of the company s stakeholders rather than a narrow emphasis only on the economic
return for shareholders. This stated desire to be a good corporate citizen with a longterm view of the world can motivate efforts that achieve both economic return for shareholders and other positive benefits for many other stakeholders.
MISSION STATEMENT The vision should lead into the mission statement, which is
a way to accomplish the vision. The mission statement includes the organization s core
purpose, core values, beliefs, culture, primary business, and primary customers. 3 Several
of these sections may flow together in the mission statement and, sometimes, an overall
statement is formed with expanded definitions of portions for illustration. The rationale
for including each section (either as one unified statement or as separate statements) is
as follows:
By including the organization s purpose, the mission statement communicates why
the organization exists.
By including the organization s core values, a mission statement communicates how
decisions will be made and the way people will be treated. True organizational
Copyright 2019 Cengage Learning. All Rights Reserved. May not be copied, scanned, or duplicated, in whole or in part. Due to electronic rights, some third party content may be suppressed from the eBook and/or eChapter(s).
Editorial review has deemed that any suppressed content does not materially affect the overall learning experience. Cengage Learning reserves the right to remove additional content at any time if subsequent rights restrictions require it.
36
Part 1 Organizing Projects
EXHIBIT 2.3
CINCINNATI CHILDREN S HOSPITAL MEDICAL CENTER VISION AND MISSION
Cincinnati Children’s Hospital Medical Center will be the leader
in improving child health.
Cincinnati Children’s will improve child health and transform delivery of care
through fully integrated, globally recognized research, education, and
innovation. For patients from our community, the nation and the world,
the care we provide will achieve the best:
• Medical and quality of life
• Patient and family
and

today and in the future.
Source: Cincinnati Children s Hospital Medical Center, http://www.cincinnatichildrens.org/about/mission/, accessed
January 9, 2017.
values describe deeply held views concerning how everyone should act especially
when adhering to those values is difficult.
By including beliefs, a mission statement communicates the ideals for which its leaders and members are expected to stand. Beliefs are deeply held and slow to change,
so it is quite useful to recognize them, as they can either help or hinder an organization s attempt to achieve its vision.
By including the organization s culture, the mission statement instructs and expects
members to act in the desired manner.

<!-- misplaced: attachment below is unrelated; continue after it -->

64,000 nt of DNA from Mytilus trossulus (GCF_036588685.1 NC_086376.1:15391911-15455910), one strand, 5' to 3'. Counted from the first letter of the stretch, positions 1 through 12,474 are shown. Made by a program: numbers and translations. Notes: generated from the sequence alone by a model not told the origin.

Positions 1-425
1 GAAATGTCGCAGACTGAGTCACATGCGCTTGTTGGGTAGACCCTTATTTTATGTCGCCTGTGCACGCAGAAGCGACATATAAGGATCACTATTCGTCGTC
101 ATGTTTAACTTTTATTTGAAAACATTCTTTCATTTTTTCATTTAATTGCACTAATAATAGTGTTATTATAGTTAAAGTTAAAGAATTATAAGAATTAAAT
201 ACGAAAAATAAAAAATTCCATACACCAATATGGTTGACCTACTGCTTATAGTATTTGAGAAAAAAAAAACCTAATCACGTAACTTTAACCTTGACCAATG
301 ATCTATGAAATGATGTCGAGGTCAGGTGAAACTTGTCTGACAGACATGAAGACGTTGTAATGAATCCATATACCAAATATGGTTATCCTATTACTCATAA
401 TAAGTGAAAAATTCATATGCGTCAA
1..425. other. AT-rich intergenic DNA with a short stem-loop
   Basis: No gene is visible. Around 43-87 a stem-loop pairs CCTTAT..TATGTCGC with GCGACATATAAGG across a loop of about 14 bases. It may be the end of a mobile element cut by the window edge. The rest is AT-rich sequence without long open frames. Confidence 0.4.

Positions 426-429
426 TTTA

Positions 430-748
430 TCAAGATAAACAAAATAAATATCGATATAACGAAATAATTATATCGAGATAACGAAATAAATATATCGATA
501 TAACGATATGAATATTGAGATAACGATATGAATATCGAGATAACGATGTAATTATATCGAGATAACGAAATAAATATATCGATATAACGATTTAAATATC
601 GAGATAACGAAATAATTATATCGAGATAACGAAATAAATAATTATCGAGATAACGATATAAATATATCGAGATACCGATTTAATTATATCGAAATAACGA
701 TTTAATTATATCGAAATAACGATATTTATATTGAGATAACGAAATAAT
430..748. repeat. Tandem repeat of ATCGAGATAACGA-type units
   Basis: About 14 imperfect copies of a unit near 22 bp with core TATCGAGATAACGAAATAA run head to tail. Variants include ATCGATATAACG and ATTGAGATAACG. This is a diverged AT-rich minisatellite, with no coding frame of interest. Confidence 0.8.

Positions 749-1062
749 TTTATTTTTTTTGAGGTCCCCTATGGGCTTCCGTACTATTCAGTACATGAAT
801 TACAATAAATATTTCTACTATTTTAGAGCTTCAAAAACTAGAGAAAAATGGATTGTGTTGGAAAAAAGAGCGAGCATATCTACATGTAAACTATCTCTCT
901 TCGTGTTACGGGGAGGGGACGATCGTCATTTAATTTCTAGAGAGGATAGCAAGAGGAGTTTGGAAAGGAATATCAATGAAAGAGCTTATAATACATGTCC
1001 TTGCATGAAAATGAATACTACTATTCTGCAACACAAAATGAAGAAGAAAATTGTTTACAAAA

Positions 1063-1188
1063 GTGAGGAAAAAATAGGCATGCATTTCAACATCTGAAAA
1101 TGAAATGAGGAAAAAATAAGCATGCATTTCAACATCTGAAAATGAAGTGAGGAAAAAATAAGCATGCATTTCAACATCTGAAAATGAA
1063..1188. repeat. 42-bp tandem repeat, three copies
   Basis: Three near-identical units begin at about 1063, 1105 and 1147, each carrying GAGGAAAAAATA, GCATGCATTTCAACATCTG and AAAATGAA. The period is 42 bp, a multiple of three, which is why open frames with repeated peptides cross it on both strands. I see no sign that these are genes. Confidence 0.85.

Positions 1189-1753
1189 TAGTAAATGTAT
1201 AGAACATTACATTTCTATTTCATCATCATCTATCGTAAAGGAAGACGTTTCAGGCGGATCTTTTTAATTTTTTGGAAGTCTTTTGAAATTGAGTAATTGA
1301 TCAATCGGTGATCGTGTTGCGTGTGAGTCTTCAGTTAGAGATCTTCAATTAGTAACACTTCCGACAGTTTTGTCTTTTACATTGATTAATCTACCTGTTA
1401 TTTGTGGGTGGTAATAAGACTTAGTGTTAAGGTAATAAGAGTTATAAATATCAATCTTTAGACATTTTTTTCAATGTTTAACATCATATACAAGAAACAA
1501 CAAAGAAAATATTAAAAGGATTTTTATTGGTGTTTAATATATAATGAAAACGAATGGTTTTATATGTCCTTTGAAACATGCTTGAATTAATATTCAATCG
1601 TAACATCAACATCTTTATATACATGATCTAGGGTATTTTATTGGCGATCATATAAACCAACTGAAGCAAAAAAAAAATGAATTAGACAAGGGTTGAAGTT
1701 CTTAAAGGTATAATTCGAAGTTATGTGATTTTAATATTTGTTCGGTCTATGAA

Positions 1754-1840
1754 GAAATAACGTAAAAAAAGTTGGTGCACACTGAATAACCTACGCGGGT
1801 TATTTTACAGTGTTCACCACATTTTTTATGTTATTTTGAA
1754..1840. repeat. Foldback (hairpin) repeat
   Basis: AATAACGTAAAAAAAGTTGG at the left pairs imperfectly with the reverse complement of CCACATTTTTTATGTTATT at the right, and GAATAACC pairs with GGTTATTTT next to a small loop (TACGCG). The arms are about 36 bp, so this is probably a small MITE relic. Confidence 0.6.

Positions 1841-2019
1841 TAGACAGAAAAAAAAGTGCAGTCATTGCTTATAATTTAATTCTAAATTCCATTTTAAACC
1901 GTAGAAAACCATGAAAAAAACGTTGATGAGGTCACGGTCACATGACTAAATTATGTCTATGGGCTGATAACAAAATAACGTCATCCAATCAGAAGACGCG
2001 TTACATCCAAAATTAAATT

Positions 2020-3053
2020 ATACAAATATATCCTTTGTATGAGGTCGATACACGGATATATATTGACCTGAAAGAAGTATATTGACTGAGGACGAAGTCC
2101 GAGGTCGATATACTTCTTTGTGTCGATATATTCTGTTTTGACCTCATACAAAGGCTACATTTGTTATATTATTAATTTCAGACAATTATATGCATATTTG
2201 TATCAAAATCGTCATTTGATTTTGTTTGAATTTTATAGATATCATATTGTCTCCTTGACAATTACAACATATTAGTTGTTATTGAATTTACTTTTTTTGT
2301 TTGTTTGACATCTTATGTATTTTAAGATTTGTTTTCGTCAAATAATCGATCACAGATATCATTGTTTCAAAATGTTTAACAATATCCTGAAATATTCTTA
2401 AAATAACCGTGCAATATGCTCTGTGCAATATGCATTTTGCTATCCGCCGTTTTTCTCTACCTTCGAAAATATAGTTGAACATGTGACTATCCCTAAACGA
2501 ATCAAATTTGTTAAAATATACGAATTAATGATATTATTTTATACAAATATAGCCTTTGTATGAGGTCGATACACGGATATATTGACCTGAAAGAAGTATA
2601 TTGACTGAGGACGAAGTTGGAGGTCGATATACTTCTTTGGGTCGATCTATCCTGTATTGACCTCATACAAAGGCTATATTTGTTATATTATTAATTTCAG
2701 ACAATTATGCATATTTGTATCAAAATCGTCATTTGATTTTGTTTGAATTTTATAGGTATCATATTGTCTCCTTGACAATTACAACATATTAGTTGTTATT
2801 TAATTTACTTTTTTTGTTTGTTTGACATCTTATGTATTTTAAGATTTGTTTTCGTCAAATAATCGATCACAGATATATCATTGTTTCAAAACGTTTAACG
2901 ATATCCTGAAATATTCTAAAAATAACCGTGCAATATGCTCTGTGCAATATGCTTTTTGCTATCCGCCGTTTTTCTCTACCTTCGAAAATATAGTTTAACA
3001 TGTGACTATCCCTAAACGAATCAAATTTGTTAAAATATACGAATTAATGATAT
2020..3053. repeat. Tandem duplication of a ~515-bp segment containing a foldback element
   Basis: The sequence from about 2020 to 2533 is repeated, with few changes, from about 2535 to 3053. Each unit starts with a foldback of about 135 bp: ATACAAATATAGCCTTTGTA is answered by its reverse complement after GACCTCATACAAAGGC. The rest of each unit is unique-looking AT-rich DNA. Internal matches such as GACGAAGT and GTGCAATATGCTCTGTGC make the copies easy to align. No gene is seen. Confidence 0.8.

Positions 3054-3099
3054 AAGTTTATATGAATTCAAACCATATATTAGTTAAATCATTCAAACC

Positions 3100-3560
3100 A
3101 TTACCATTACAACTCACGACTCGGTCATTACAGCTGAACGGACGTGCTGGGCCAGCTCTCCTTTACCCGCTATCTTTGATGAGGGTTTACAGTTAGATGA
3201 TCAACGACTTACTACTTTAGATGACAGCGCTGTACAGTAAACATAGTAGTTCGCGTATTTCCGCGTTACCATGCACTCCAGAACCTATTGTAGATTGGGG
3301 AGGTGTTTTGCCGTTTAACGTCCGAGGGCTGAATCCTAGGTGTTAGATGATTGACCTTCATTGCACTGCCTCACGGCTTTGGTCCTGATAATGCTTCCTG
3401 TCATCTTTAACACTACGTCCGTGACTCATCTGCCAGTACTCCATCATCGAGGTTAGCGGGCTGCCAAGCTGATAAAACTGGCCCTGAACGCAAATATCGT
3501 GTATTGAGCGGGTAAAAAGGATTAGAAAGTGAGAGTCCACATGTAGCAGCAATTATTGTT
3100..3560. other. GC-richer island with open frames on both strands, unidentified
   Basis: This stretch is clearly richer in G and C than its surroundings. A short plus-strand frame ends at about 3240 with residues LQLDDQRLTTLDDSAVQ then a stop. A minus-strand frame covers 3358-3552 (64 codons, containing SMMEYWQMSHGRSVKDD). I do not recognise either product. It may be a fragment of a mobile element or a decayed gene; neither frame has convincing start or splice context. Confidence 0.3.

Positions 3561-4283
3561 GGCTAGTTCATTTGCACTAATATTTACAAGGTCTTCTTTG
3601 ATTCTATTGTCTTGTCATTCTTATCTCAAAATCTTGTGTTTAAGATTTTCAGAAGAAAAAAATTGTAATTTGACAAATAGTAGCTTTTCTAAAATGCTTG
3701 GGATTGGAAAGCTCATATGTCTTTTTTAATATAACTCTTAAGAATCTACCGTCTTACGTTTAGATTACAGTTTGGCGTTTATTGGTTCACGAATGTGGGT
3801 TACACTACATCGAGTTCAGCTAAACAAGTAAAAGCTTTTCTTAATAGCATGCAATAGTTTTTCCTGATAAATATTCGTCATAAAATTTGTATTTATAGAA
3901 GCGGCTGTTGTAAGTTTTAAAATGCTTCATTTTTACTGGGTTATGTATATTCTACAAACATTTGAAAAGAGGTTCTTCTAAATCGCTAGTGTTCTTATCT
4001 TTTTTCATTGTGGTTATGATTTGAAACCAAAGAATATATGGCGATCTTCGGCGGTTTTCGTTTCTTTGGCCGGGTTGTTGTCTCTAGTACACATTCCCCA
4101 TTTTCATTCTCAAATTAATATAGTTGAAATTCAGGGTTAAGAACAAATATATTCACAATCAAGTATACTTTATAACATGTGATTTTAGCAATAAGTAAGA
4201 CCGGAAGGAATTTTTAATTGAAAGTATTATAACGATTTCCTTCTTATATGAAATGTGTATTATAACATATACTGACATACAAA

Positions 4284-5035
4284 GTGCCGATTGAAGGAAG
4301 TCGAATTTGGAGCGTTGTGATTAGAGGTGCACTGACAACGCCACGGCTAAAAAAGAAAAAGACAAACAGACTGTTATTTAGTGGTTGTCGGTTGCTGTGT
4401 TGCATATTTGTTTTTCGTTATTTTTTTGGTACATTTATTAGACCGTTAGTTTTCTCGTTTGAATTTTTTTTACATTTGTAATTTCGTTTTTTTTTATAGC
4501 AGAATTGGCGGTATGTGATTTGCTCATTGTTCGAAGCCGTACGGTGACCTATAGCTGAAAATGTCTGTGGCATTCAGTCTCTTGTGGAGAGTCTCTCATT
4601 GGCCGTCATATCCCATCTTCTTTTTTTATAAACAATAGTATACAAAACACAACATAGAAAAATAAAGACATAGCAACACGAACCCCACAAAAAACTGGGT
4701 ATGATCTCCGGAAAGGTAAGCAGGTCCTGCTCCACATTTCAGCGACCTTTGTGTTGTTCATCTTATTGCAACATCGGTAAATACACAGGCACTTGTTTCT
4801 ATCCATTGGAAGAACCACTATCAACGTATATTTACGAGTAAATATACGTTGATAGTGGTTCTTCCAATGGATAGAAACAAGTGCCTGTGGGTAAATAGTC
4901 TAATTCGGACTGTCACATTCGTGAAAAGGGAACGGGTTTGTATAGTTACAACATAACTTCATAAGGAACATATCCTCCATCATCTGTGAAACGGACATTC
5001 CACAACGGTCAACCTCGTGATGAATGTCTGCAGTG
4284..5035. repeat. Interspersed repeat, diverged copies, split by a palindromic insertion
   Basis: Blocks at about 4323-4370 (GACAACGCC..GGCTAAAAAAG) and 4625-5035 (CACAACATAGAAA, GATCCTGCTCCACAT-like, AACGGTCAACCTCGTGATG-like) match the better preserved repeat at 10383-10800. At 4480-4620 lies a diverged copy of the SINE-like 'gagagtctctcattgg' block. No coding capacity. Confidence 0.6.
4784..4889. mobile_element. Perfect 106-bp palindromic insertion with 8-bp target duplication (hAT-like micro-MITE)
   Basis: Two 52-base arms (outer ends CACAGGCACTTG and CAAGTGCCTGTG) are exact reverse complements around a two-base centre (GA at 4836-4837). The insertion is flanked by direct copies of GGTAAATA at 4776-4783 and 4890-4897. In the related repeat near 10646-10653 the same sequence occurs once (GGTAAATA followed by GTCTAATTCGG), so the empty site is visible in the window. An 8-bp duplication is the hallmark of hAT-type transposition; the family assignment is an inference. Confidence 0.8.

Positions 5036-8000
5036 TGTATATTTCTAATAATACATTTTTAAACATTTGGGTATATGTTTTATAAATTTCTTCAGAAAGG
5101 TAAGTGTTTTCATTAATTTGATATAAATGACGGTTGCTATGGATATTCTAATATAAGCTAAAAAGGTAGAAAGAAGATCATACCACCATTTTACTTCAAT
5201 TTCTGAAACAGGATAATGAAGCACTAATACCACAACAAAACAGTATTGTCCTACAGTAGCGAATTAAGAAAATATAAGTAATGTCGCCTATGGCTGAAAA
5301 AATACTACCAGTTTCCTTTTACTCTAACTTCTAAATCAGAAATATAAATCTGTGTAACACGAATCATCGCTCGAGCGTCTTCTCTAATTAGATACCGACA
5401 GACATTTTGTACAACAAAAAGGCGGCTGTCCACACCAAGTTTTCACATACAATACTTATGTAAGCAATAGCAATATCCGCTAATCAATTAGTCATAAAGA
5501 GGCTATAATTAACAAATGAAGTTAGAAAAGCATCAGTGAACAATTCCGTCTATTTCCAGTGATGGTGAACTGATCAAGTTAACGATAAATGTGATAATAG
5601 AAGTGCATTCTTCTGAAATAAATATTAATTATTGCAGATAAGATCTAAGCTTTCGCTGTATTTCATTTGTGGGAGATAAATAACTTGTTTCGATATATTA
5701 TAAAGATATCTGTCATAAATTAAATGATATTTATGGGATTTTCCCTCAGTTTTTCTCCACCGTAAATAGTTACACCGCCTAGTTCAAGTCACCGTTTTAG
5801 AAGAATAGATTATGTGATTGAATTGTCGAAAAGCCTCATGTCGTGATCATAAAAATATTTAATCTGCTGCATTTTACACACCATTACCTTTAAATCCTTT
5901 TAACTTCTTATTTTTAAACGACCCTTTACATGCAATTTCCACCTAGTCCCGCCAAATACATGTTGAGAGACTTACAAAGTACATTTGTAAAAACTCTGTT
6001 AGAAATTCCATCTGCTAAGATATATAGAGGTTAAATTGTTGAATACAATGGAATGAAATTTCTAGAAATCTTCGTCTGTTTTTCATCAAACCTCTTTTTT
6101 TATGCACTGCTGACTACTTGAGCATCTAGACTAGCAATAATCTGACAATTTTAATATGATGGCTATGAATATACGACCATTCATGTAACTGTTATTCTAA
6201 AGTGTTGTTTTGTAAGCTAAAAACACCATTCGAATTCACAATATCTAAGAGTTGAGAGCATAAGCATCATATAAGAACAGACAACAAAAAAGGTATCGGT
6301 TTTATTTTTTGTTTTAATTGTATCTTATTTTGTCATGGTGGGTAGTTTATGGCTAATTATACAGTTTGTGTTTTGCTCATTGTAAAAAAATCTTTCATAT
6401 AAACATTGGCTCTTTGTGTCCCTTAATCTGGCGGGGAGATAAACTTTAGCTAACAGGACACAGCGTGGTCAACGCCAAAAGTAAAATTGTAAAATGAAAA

By including the primary business areas, everyone will know in what business the
organization wishes to engage.
By identifying the primary customers, everyone will understand which groups of
people need to be satisfied and who is counting on the organization. The mission
needs to be specific enough in describing the business areas and customers to set
direction, but not so specific that the organization lacks imagination.
An example of a vision and mission statement from Cincinnati Children s Hospital
Medical Center is shown in Exhibit 2.3.
2-1c Strategic Objectives
With the strategic analysis, mission, and vision in place, leaders turn to setting strategic
objectives, which should be the means of achieving the mission and vision. For most
organizations, this strategic alignment of objective setting occurs annually, but some
organizations may review objectives and make minor revisions at three- or six-month
intervals. While the planning is normally performed annually, many of the strategic
objectives identified will take well over one year to achieve. The objectives describe both
short- and long-term results that are desired, along with measures to determine achievement. Organizations that embrace a triple bottom line in their guiding values will have
objectives promoting each bottom line, and projects that are selected will contribute
toward each. These objectives should provide focus on decisions regarding which
Copyright 2019 Cengage Learning. All Rights Reserved. May not be copied, scanned, or duplicated, in whole or in part. Due to electronic rights, some third party content may be suppressed from the eBook and/or eChapter(s).
Editorial review has deemed that any suppressed content does not materially affect the overall learning experience. Cengage Learning reserves the right to remove additional content at any time if subsequent rights restrictions require it.
Chapter 2 Project Selection and Prioritization
37
EXHIBIT 2.4
INTERNET SOCIETY STRATEGIC OBJECTIVES FOR 2012 2014 PLANNING CYCLE
1.
2.
3.
4.
Facilitate and promote policy environments that enable the continued evolution of an open and trusted Internet.
Increase the global relevance of collaborative, bottom-up, technical, consensus-based, open standards development.
Strengthen Internet Society leadership in Internet Development.